Use the right hand rules to show that the force between the two loops in Figure 22.55 is attractive if the currents are in the same direction and repulsive if they are in opposite directions. Is this consistent with like poles of the loops repelling and unlike poles of the loops attracting? Draw sketches to justify your answers.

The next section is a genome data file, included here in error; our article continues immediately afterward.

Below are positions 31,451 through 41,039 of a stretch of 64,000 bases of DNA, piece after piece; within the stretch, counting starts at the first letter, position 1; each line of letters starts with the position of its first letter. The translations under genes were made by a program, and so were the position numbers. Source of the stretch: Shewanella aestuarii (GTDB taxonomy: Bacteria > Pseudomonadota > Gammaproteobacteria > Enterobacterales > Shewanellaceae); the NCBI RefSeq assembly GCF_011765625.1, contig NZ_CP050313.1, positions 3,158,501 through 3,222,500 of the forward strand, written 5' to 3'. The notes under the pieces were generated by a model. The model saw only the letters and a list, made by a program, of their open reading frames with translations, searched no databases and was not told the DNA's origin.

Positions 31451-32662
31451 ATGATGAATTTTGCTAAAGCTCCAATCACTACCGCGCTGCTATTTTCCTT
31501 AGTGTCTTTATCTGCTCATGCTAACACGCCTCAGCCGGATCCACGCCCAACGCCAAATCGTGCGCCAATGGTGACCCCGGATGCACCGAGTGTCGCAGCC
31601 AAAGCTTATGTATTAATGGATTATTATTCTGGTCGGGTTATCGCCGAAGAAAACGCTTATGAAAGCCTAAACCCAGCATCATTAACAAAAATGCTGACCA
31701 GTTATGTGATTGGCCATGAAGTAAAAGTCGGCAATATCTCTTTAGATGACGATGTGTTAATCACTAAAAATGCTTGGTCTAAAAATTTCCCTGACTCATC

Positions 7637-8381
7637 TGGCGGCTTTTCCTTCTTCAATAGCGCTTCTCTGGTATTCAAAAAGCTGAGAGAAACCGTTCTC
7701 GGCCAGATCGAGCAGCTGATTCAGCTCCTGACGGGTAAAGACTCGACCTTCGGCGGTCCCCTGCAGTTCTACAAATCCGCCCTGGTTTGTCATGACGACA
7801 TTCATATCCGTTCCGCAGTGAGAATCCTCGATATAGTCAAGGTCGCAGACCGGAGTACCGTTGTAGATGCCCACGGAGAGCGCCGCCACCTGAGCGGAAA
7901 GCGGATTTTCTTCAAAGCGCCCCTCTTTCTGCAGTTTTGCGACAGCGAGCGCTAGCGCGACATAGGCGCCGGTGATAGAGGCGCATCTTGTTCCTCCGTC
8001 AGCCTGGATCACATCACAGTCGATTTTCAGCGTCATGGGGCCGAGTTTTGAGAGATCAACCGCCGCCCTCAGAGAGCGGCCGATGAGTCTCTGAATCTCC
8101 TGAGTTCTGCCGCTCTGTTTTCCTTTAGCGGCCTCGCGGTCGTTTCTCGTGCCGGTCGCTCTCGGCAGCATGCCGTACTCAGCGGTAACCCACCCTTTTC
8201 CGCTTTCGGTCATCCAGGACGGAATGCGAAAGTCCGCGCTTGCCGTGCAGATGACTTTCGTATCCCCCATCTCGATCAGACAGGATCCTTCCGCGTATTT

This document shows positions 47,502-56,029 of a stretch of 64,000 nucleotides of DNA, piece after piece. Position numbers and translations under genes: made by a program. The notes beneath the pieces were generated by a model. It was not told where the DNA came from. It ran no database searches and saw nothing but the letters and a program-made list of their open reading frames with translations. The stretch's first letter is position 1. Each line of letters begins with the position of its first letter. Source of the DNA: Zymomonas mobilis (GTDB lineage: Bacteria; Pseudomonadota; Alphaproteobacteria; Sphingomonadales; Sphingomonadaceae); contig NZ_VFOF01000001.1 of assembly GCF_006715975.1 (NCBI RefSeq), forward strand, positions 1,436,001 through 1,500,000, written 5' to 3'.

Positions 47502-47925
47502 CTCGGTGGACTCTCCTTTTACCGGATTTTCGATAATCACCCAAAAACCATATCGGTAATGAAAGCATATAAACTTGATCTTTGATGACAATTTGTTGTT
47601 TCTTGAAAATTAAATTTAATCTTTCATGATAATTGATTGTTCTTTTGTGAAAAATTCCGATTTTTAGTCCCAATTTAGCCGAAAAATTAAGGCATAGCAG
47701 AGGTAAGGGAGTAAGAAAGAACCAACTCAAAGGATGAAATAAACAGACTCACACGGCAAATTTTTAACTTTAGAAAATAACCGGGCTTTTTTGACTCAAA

Day 12 2/1/2016 Topics for Midterm fluids of all kinds, not differential equations harmonic oscillator, up to damping simple harmonic motion some problems with damping and resonance after exam Read 15.1, 15.2, 15.4 Waves y(x, t) = Asin(kx wt) displacement amplitude of displacement t = 0 y(x, t) = Asin(kx) x = 0 y(x=0, t) = Asin(wt) = Asin(wt) y(x, t=0) = y(x + λ, t=0) Asin(kx) = Asin[k(x+λ)] kλ = 2π 2π The wave number k = γ Asin(wt) = Asin[w(t+T)] wT = 2π → w = 2π = rad angular frequency T s frequency f → f = T1 Ex. vw= 0.5 cm/s A = 1cm T = 8s λ = 4cm k = π rad ω = 2π = π rad 2 cm T 4 cm y(x, t) = 1 cm sin ( π rax − π rat) 2 cm 4 s verify, does 4(x = 0, t = 0) = graphs says no! Initial Phase Phase φ = kx − ωt y(x,t) = Asin(φ + φ )o π π π sin(kx ωt+ )2= sin(φ)cos( ) + c2s(φ)sin( ) 2 Ex. y(x, t) = Asin(kx wt) = Asin(x t)k = 1, w = 1 t = 0 y(x, 0) = Asinx t = π y(x, ) = Asin(x ) = Asinxcos( ) Acosxsin( ) π 2 2 2 2 2 y(x, ) = Acosx 2 y = Asin(kx wt)